Bank of Japan emphasizes need to keep current monetary policy
The Bank of Japan emphasized the need to maintain its current monetary policy, including leaving the yield curve control unchanged, according to the Summary of Opinions from its last meeting published Thursday.
“The Bank needs to continue with the current yield curve control, considering the outlook that it will take time to achieve the price stability target of 2 percent in a sustainable and stable manner,” the release said, reiterating its unchanged stance on its inflation target .
The central bank continued its operations to purchase Japanese government bonds in response to upward pressure on yields. The Nikkei reported earlier this week that the BOJ disclosed technically holding more than 100% of several key 10-year JGBs – or running higher than the issuance amounts.
“There has been upward pressure on long-term interest rates, and the distortions on the yield curve have not dissipated,” the BOJ said in its Summary of Opinions, noting additional purchases of JGBs as one of many options of action that it can take to keep its yield curve controlled within its tolerance range.
– Jihye Lee
Singapore factory output expected to fall 6.9%, extending decline since October
Singapore’s year-on-year manufacturing output for December is expected to decline 6.9%, according to analysts polled by Reuters, which would register more than twice the drop recorded in November.
The projected forecast would also extend Singapore’s manufacturing output decline since October, and November’s figure of a 3.2% fall.
On a monthly basis, Singapore’s factory output is expected to record a 1.1% drop.
—Lee Ying Shan
South Korea’s economy marks first contraction since 2020
Private consumption dipped 0.4%, exports contracted by 5.8% and manufacturing fell by 4.1%, according to the Bank of Korea.
Government spending sharply increased 3.2% compared to third quarter’s 0.1% rise.
On a year-on-year basis, South Korea’s final quarter GDP gained 1.4% compared to a year earlier, slightly missing Reuters’ expectations of a 1.5% growth.
— Lee Ying Shan
CNBC Pro: Want to cash in on China’s reopening? Bank of America and UBS have some less obvious stock picks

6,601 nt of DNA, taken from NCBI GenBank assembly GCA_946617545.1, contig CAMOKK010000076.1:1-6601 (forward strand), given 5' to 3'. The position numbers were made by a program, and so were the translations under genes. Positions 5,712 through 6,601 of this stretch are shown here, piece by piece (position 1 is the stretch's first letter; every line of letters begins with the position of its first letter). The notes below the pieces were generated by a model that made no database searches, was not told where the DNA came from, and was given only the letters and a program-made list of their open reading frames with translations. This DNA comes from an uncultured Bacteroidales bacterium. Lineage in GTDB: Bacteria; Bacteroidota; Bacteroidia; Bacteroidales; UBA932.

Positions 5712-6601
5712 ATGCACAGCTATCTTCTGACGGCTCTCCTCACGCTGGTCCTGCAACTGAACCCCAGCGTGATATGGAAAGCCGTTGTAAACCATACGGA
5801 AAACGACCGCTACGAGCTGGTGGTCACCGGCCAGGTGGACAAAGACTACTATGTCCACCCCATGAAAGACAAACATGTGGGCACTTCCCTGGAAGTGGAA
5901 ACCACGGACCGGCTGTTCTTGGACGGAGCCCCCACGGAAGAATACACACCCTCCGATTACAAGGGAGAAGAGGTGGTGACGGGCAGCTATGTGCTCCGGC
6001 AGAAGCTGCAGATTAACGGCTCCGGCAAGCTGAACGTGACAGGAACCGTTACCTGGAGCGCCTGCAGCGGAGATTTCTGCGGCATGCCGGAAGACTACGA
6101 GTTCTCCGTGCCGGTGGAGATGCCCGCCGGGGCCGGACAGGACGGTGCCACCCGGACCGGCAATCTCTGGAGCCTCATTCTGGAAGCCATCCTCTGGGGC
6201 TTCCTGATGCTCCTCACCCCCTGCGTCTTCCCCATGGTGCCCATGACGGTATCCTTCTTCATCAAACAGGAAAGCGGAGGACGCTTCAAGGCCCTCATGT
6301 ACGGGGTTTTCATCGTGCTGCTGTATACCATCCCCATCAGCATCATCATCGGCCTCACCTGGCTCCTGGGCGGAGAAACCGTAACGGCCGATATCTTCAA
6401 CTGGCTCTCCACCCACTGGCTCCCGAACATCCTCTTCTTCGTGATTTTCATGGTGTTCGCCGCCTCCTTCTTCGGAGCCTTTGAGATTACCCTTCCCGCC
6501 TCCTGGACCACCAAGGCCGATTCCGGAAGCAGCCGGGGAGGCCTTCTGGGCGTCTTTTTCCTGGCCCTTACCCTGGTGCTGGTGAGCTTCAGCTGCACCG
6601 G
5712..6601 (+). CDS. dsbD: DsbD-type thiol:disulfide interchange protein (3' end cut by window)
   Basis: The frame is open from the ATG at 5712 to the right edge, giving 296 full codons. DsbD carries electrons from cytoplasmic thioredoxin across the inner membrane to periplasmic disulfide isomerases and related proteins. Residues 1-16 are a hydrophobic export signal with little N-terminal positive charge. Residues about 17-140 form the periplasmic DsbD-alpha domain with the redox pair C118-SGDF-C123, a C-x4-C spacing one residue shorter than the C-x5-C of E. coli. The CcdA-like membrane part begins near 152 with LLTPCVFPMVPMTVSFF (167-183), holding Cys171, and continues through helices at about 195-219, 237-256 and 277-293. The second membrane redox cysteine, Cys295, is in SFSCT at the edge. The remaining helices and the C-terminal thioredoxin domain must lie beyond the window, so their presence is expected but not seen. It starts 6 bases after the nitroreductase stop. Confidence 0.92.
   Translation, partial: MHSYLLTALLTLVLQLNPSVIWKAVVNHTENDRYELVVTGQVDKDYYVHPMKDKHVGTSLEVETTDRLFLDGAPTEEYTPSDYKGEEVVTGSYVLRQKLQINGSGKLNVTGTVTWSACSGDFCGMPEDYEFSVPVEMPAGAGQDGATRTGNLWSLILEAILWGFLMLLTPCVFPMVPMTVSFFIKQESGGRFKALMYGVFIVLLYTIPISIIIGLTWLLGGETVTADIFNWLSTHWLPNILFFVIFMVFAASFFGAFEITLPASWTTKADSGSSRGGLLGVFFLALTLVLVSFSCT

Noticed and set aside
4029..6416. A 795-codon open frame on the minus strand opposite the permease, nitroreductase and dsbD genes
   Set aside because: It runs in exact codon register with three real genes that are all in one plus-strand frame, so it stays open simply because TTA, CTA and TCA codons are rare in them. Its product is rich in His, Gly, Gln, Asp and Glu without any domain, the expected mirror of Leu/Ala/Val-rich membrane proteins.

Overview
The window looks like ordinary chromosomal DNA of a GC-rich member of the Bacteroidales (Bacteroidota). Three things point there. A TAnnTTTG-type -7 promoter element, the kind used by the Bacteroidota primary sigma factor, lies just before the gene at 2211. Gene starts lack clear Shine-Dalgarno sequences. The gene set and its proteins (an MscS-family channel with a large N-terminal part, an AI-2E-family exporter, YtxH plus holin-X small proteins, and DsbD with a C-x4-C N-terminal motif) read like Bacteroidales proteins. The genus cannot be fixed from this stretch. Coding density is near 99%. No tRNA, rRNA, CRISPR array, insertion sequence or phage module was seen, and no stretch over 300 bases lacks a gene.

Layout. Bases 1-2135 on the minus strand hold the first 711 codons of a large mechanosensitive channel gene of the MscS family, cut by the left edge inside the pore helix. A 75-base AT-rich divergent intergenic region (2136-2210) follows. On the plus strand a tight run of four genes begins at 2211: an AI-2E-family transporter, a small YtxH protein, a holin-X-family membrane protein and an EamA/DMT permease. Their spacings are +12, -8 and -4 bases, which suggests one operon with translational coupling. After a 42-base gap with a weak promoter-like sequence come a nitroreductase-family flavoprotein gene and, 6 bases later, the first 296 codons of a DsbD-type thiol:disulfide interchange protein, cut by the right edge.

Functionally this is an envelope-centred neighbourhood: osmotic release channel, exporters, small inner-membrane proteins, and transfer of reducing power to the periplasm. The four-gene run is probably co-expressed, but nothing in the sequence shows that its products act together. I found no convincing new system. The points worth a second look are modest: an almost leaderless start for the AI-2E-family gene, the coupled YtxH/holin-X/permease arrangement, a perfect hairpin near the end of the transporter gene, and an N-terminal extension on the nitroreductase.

Stocks in certain key sectors that are directly related to China’s reopening, such as domestic consumption and travel, have done well in recent months.
Investors looking for entry into these stocks may find them unpalatable at current valuations. But there could be another way to play the reopening, with Bank of America and UBS having identified a raft of less obvious beneficiaries outside of China.
Pro subscribers can read more here.
— Zavier Ong
CNBC Pro: Lithium’s got a strong year ahead of it — and China’s reopening will boost this stock, analyst says
Things are looking up for the electric vehicle industry, thanks to China’s reopening — particularly in the second half of the year, one analyst says.
Corinne Blanchard, vice president of lithium and clean tech equity research at Deutsche Bank, names one top stock pick.
— Weizhen Tan
Stocks finish mixed
Stocks were mixed Wednesday.
The Dow Jones Industrial Average rose 9.88 points, or 0.03%, to end at 33,743.84. The Nasdaq Composite dipped 0.18% to close at 11,313.36, and the S&P 500 dipped 0.02% to settle at 4,016.22.
— Samantha Subin
Microsoft shares shed after-hours gains, turn negative
Microsoft shares slid about 1% in after-hours trading, reversing earlier gains.
Shares were initially higher after the company posted quarterly earnings per share that beat the Street’s expectations. However, investors’ sentiment soured after Microsoft issued disappointing guidance for revenue in the current quarter on its earnings conference call.
The company forecast $50.5 billion to $51.5 billion in fiscal third quarter revenue, while analysts surveyed by Refinitiv anticipated $52.43 billion.
Read more about Microsoft’s results here.
–Darla Mercado, Jordan Novet